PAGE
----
Definition of interrogatory in English:

interrogatory

Syllabification: in·ter·rog·a·to·ry
Pronunciation: /ˌintəˈrägəˌtôrē
 
/

adjective

  • Conveying the force of a question; questioning: the guard moves away with an interrogatory stare
    More example sentences
    • Since you are not an investigator, save additional interrogatory questions for those who are.
    • Professor Ruse's interrogatory title probably reflects a vital question for important sectors of American society.
    • But snobbery aside, could it be that a fashion for interrogatory esotericism does not stop with dusty academics?

noun (plural interrogatories)

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  • A written question that is formally put to one party in a case by another party and that must be answered.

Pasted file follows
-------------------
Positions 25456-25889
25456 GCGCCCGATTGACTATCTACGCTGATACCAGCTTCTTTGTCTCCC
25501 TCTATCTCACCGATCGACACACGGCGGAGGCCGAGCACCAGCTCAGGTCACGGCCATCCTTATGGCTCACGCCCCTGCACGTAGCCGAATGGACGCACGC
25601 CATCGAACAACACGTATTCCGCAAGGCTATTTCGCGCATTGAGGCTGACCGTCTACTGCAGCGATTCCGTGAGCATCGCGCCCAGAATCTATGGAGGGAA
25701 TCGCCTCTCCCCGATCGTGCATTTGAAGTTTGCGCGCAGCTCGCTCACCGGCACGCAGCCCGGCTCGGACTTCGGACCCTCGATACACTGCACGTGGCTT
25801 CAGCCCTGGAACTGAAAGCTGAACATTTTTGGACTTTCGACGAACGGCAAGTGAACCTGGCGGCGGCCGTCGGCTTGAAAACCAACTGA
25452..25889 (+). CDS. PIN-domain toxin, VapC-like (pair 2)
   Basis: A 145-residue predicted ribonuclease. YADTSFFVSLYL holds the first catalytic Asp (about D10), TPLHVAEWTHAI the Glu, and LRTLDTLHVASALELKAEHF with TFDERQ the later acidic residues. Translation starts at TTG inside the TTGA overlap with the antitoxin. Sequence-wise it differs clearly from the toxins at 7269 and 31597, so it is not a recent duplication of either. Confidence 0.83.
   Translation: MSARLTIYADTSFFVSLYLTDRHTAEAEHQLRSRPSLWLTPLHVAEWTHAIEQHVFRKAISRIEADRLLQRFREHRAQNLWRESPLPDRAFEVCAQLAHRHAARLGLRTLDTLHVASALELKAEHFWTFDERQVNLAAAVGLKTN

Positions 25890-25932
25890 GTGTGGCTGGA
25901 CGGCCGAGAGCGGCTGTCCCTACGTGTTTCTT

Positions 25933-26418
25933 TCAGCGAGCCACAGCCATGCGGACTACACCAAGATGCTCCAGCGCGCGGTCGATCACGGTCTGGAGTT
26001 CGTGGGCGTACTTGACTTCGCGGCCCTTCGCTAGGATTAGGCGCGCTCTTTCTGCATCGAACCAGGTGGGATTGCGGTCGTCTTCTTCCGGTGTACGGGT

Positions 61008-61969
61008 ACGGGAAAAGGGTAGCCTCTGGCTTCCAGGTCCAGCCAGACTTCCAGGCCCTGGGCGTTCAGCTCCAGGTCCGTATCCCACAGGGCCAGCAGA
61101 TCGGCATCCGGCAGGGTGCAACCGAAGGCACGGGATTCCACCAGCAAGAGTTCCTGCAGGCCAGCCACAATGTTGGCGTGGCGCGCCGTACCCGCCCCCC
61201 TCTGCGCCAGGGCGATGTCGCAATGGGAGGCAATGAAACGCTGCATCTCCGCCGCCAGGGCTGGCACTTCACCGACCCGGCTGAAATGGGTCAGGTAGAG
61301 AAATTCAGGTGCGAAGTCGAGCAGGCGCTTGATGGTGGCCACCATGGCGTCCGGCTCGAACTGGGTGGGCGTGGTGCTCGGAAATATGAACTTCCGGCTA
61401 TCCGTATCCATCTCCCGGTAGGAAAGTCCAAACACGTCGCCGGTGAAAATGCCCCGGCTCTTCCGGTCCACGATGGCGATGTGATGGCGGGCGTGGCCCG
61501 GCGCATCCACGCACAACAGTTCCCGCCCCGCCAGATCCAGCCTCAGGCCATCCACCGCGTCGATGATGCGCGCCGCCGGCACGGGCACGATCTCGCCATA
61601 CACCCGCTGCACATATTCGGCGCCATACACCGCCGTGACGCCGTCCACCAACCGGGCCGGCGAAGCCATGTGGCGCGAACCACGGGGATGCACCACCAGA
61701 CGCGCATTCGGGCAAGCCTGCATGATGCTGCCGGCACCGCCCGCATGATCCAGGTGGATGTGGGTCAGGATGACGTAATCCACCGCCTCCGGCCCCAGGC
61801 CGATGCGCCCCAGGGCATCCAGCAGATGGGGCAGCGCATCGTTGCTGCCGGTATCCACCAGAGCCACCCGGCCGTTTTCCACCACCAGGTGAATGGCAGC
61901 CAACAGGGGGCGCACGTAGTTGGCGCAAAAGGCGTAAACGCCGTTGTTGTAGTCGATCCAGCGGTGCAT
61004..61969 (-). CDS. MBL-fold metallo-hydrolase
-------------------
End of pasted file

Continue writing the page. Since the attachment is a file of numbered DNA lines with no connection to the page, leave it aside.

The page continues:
More example sentences
    • The Former Directors have offered to answer written interrogatories from the Insurer and to have such answers included in sworn affidavits.
    • He also claims it is unconstitutional to even require him to provide the discovery information the plaintiffs seek in the case - answers to interrogatories, and copies of documents.
    • He would have to answer written interrogatories.

Origin

mid 16th century: the noun from medieval Latin interrogatoria, plural of interrogatorium; the adjective from late Latin interrogatorius, based on Latin interrogare (see interrogate).

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